Experimental autoimmune encephalomyelitis (EAE) is an animal model for autoimmune central nervous system disease mediated by CD4 T cells. To examine the role of B cells in the induction of EAE, we used B10.PL (I-Au) mice rendered deficient in B cells by deletion of their μ chain transmembrane region (B10.PLμMT). By immunizing B10.PL and B10.PLμMT mice with the NH-terminal myelin basic protein encephalitogenic peptide Ac1-11, we observed no difference in the onset or severity of disease in the absence of mature B cells. There was, however, a greater variation in disease onset, severity, and especially of recovery in the B cell–deficient mice compared to controls. B10.PLμMT mice rarely returned to normal in the absence of B cells. Taken together, our data suggest that B cells do not play a role in the activation of encephalitogenic T cells, but may contribute to the immune modulation of acute EAE. The mechanisms to explain these effects are discussed.
Experimental autoimmune encephalomyelitis (EAE)1 is a demyelinating disease that is characterized by focal areas of inflammation and demyelination throughout the central nervous system (CNS) (1). The disease is acute or chronic relapsing with a clinical course characterized by a rapid onset of hind limb weakness which commonly progresses to paralysis, followed by spontaneous remission 7–10 d after the initial appearance of symptoms. EAE can be actively induced in genetically susceptible animal strains by the injection of myelin basic protein (MBP) in appropriate adjuvants, and it is mediated by activated CD4 T cells that are specific for the encephalitogenic portion of MBP (2–4). Immunization of the B10.PL mouse strain with MBP or its encephalitogenic NH2-terminal peptide (MBP Ac1-11) emulsified in CFA leads to the development of acute EAE (5).
Using the B10.PL mouse model, we addressed the need for B cells in the induction of EAE. Previous reports with the Lewis rat have shown that EAE could not be induced by MBP antigen/CFA immunization in animals injected from birth with anti–rat Ig to eliminate B cells (6). However, it was later shown that EAE could be induced in B cell–depleted rats if the animal was also injected with MBP specific antiserum (7). In the mouse model, it was reported that mice depleted of B cells with anti-IgM from birth were refractory to disease induction with MBP antigen/CFA and lacked secondary T cell proliferative responses in primed LN (8).
In this study, we compared induction of EAE in B10.PL and B10.PL mice rendered deficient of B cells by disruption of the μ heavy chain transmembrane exon (B10.PLμMT) (9). We show that B10.PLμMT mice have a similar incidence rate of EAE induction when compared to controls. The B10.PLμMT animals had greater variation in day of disease onset and disease severity, and they failed to completely recover as compared to B10.PL in which spontaneous recovery was the norm. Our data show that B cells are not required for the activation of encephalitogenic T cells, and hence the induction of EAE, but may play a role in the immune regulation of the course of this disease.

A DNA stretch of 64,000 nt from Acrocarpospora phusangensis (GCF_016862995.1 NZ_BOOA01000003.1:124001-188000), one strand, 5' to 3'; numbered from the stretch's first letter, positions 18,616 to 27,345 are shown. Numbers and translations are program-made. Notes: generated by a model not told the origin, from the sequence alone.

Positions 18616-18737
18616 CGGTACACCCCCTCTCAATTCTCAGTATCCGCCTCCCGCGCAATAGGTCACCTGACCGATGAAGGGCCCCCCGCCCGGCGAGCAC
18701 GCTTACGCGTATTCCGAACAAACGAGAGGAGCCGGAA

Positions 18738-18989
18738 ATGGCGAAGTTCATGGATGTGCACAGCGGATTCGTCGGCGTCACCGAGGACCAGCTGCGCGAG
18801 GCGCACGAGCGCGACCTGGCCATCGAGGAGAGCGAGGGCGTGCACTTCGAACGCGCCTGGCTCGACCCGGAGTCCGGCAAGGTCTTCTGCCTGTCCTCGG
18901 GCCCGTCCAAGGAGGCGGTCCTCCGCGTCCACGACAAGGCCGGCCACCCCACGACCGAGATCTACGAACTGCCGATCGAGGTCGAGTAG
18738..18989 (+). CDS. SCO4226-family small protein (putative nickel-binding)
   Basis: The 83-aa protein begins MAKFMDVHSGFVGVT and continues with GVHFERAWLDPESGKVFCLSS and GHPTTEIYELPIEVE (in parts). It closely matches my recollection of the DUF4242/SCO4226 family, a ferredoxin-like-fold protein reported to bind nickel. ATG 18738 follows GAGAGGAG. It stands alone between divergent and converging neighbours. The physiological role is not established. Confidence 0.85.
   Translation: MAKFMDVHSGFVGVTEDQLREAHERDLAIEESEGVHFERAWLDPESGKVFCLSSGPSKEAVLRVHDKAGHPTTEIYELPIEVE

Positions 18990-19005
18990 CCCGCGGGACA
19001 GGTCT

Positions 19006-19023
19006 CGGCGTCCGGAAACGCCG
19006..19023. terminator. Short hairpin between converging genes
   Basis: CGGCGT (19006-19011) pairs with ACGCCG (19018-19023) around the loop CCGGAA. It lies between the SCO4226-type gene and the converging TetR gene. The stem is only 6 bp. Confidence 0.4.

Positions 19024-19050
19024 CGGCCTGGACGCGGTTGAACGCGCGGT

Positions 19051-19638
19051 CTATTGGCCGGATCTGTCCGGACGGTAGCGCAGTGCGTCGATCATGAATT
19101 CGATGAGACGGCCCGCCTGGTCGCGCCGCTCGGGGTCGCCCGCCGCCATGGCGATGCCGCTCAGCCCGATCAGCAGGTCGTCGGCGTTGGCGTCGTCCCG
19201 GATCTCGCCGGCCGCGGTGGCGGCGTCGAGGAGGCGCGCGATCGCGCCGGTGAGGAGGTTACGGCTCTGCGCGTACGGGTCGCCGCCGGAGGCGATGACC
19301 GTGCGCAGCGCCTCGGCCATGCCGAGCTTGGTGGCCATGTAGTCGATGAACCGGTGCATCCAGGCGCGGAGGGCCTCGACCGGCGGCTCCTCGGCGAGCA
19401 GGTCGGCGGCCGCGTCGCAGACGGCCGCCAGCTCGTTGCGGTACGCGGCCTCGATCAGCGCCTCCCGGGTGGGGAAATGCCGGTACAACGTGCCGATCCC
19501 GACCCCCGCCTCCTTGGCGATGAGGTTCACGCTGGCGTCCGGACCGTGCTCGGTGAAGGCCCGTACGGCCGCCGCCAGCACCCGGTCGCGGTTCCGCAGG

Materials And Methods
B10.PL mice (I-Au) were purchased from the Jackson Laboratory (Bar Harbor, ME), or reared in our colony at Yale University. C57/BL6 μMT (B cell-deficient) mice were provided to us by Dr. K. Rajewsky (10), and were backcrossed onto B10.PL mice for over eight generations and then intercrossed to generate homozygous B10.PLμMT in our colony at Yale University. All mice were between 2 and 6 mo of age upon use.
Peptides and Antibodies.
The MBP Ac1-11 (Ac-ASQKRPSQRSK) peptide and the HEL 30-53 (CAAKFESNFNTQATNRNTDGSTDY) peptide were synthesized and HPLC purified by the W.M. Keck Foundation Biotechnology Resource Laboratory at Yale University. YCD3.1 (rat anti–mouse CD3), GK1.5 (rat anti–mouse CD4), 53-6.72 (rat anti–mouse CD8), Y3JP (mouse anti–mouse I-A), and Y19 (rat anti–mouse Thy1) were purchased from American Type Culture Collection (Rockville, MD) or grown locally. Anti–mouse CD4-FITC, anti–mouse CD4-R613, and anti–mouse CD8-R613 were purchased from GIBCO BRL (Gaithersburg, MD). Anti–mouse αβ TCR-PE and anti–mouse Vβ8.1,8.2 TCR-FITC were purchased from PharMingen (San Diego, CA). Anti–mouse polyvalent Ig-FITC was purchased from Sigma Chemical Co. (St. Louis, MO).
Two-color immunofluorescence staining using anti-TCR αβ-PE and anti-Ig-FITC was carried out on whole naive spleen cells from B10.PL and B10.PLμMT mice. Threecolor immunofluorescence staining with anti-CD4-FITC, antiTCR αβ-PE, and anti-CD8-R613 or anti-TCR Vβ8.1,8.2-FITC, anti-TCR αβ-PE, and anti-CD4-R613 was carried out on whole naive spleen and thymus from B10.PL and B10.PLμMT mice. Antibody incubations were carried out on ice and the cells were fixed in 1% paraformaldehyde and analyzed using CellQuest on a FACScan® (Becton Dickinson, Mountain View, CA).
Groups of four to five B10.PL and B10.PLμMT female mice were immunized with 150 μg of MBP Ac1-11 emulsified in 100 μl of CFA containing 4 mg/ml of heat-killed mycobacterium tuberculosis H37Ra (Difco Laboratories, Detroit, MI) subcutaneously in each internal flank. 200 ng of pertussis toxin (List Biological Labs. Inc., Campbell, CA) in PBS was injected intravenously at the time of immunization and again 48 h later.
T Cell Activation Assay.
CD4+ T cells were isolated from spleen of B10.PL and B10.PLμMT mice, and 105 cells in Click's modified EHAA medium with 5% FCS (Click's 5%) were added to 96-well flat-bottom microtiter plates containing plate-bound anti-CD3 in serial 1:3 dilutions from 0.1–10 μg/ml. Anti-CD3 diluted in PBS was preabsorbed onto 96-well flat-bottom microtiter plates for 1 h at 37°C, and washed three times. Con A stimulation was performed by culturing CD4+ T cells from the spleen of B10.PL and B10.PLμMT mice at serial 1:3 dilutions from 0.1– 3.0 × 105 cells/well in the presence of 5 μg/ml Con A (Pharmacia CKB Biotechnology Inc., Piscataway, NJ). Cultures were pulsed after 48 h with 1 μCi [3H]TdR and harvested after 15–18 h. Individual data points were set up in triplicate.